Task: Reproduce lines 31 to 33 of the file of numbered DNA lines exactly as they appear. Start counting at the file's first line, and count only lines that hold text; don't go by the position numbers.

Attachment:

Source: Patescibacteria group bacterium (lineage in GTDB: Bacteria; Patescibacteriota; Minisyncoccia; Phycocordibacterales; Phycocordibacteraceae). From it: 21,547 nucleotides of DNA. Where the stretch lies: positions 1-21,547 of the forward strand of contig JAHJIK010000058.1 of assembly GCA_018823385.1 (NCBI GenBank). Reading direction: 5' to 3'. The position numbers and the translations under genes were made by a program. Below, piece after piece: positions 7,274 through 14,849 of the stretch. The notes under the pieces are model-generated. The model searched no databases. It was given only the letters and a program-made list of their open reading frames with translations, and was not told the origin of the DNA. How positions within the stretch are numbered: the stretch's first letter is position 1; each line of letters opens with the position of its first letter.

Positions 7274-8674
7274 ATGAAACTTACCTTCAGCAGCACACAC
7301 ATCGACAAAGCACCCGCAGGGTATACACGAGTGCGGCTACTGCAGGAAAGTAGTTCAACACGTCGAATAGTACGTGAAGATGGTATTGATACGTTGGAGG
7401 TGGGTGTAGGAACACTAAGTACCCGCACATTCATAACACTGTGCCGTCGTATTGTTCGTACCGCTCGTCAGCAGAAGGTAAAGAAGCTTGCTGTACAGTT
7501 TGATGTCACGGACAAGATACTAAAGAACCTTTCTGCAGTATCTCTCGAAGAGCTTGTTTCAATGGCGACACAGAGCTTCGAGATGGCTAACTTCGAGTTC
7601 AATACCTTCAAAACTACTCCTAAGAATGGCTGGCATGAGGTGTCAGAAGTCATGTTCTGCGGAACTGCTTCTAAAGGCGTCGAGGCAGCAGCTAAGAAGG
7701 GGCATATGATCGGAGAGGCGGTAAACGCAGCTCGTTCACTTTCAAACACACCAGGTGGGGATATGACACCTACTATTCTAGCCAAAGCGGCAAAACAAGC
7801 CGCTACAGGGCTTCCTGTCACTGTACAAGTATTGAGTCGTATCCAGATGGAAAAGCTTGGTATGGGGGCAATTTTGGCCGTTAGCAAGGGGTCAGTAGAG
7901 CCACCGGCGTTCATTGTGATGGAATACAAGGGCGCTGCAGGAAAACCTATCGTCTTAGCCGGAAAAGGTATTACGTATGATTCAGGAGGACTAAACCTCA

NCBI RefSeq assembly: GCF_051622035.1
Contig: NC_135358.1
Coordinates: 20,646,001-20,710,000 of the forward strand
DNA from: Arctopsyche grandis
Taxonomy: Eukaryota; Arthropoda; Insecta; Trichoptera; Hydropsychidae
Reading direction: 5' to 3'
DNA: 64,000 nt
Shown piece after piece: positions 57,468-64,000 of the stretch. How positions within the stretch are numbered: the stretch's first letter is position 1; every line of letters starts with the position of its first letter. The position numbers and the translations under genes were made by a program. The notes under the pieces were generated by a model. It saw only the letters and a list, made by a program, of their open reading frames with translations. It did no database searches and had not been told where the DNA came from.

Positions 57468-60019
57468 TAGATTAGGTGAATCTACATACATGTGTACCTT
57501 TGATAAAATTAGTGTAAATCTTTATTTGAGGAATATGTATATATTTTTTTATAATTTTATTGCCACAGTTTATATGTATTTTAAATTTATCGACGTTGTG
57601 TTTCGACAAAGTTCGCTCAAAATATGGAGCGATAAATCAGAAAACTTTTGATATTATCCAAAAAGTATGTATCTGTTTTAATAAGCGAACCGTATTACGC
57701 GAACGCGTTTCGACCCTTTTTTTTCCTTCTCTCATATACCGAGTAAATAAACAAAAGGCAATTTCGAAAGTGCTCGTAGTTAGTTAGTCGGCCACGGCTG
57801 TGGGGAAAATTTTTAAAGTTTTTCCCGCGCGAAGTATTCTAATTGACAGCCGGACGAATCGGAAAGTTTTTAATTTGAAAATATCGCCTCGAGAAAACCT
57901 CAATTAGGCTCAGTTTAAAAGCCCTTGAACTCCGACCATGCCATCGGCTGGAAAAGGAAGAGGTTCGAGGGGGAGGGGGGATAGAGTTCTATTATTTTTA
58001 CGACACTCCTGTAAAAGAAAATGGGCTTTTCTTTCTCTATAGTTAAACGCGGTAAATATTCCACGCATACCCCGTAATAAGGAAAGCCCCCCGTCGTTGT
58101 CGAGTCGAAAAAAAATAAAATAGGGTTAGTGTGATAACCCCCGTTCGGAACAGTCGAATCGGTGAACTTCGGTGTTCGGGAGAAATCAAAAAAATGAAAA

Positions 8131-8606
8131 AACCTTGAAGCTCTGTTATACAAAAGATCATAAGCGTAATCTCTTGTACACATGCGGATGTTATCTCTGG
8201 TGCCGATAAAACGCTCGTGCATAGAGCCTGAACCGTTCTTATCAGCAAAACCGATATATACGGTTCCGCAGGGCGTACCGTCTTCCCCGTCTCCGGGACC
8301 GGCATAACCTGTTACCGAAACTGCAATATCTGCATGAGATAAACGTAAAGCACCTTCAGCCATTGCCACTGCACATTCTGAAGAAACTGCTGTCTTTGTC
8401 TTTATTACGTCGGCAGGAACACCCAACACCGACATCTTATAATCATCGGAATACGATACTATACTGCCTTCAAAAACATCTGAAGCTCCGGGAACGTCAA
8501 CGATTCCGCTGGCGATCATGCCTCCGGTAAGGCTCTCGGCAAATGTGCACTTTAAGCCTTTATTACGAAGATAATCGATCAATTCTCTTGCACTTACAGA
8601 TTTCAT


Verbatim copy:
8301 GGCATAACCTGTTACCGAAACTGCAATATCTGCATGAGATAAACGTAAAGCACCTTCAGCCATTGCCACTGCACATTCTGAAGAAACTGCTGTCTTTGTC
8401 TTTATTACGTCGGCAGGAACACCCAACACCGACATCTTATAATCATCGGAATACGATACTATACTGCCTTCAAAAACATCTGAAGCTCCGGGAACGTCAA
8501 CGATTCCGCTGGCGATCATGCCTCCGGTAAGGCTCTCGGCAAATGTGCACTTTAAGCCTTTATTACGAAGATAATCGATCAATTCTCTTGCACTTACAGA